by G. Brown
It’s been less than two weeks since director Ava DuVernay’s series “When They See Us” premiered on Netflix. The outcome…they see us and now they are seeing justice.
As one reviewer put it, “The emotional impact of When They See Us cannot be understated.” Two key words in that review…” impact” and “understated”–DuVernay’s four-part series is neither. While the wheels of justice move slowly, the impact of a powerful, factual story moves with the speed of Japan’s Shanghai Maglev train at 267 mph.
Former Prosecutor Linda Fairstein was the hero of the story back in 1990 as the woman who led the charge based on a lie that would negatively impact five innocent boys. Now, it’s her life that is being profoundly impacted as the truth of the case comes out. Fairstein was forced to resign from the boards of several prestigious organizations including her alma mater Vassar College. Glamour Magazine yanked her 1993 Women of the Year title and the former prosecutor turned crime novelist has been dropped by publishers.
DuVernay co-wrote the story of what really happened in Central Park that night in 1989 when a jogger was brutally raped, beaten and left in a coma. Police arrested five juveniles of color, Antron McCray, Kevin Richardson, Yusef Salaam, Raymond Santana and Korey Wise who happened to be in the park that night as well. The boys were all 14-16 years and were victims of this crime as well.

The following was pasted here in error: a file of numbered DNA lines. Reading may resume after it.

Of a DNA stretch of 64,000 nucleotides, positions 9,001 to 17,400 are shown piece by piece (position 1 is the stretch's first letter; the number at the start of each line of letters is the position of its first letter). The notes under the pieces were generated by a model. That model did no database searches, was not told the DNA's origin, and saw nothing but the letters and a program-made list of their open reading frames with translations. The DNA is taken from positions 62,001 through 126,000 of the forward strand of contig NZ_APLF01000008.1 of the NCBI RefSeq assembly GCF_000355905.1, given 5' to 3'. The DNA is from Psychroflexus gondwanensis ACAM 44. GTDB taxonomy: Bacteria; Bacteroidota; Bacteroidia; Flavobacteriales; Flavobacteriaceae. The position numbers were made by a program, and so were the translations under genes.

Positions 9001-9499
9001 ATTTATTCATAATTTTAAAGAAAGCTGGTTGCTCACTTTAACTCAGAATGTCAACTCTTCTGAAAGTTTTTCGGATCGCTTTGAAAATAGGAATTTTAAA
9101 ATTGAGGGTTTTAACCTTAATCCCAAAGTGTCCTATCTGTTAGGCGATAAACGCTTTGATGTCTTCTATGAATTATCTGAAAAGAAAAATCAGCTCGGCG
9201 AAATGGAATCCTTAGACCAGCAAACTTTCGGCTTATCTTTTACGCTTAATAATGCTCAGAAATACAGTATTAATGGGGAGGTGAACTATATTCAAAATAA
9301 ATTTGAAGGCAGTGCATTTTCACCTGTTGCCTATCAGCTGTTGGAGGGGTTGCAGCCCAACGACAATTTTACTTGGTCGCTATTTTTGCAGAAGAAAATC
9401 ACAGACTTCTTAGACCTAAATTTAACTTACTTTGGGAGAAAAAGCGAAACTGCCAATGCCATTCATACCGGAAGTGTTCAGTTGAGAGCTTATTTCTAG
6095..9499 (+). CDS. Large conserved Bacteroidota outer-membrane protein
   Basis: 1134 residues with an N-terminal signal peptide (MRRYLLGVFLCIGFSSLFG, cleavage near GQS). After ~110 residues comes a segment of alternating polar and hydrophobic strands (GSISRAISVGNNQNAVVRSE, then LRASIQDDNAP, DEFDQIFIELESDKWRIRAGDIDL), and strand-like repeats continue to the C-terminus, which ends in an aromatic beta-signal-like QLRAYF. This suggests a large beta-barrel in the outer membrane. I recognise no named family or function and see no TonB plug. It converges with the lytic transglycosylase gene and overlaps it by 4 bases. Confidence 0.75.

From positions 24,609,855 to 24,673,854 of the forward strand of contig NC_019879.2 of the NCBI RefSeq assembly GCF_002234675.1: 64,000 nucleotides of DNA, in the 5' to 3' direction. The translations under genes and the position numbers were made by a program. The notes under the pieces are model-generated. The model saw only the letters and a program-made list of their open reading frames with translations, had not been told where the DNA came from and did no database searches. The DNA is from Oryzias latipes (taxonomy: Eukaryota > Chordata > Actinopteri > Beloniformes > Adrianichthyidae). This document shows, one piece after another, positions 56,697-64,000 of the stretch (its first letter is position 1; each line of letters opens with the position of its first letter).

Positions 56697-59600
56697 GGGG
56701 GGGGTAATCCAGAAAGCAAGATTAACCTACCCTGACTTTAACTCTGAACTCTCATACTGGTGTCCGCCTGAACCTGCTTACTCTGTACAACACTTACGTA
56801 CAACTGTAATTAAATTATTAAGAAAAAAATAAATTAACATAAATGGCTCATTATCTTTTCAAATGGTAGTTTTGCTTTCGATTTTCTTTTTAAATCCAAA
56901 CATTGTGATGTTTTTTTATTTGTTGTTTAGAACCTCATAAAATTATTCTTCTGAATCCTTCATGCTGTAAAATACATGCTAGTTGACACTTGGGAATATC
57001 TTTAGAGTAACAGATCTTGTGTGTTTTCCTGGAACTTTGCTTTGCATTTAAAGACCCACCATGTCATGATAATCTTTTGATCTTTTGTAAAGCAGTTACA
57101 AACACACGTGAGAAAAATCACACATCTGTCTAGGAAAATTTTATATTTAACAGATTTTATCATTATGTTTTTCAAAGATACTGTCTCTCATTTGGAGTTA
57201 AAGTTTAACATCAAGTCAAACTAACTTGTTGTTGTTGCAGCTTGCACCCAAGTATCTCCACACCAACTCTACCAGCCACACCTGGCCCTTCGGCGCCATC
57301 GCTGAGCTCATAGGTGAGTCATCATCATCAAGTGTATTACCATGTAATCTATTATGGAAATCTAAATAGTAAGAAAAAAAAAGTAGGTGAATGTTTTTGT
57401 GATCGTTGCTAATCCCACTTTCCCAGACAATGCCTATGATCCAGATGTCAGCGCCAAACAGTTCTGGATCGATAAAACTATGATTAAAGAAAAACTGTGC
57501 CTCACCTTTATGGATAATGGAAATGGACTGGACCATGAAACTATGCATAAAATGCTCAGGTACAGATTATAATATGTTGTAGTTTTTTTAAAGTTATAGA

The media tried the case calling them ‘The Central Park Five’ and with all the negative publicity, by the time the teens finally made it to trial, the case against them was anything but justice. They were convicted and the judges threw the book at them giving them maximum sentences. No one considered their innocence until 2002 when the real rapist confessed to the crime and DNA evidence proved he was telling the truth.
Among the takeaways from this saga, the young men received almost $45 million in settlements from NYC but they lost so much more. No amount of money is enough to give back what injustice has taken away from them.
DuVernay’s story shows us the villains of the story weren’t the villains after all. The media made this case against five innocent youths just because of they guilty by color. The irony here is noteworthy– the same medium used to unfairly railroad these young men was the same path of vindication used by DuVernay decades later.
The power DuVernay wielded is a beacon to all of us. We don’t have to be an esteemed Hollywood director or high-profile celebrity to make us powerful. Our sole voice is heard every time we post on IG or Facebook. Whether it’s movies, TV or Twitter, the media is a power that can be used to unleash hatred, racism, and lies to destroy society; or it can be a force of good to right wrongs, combat injustice, lift and build others.
How will you use your power today?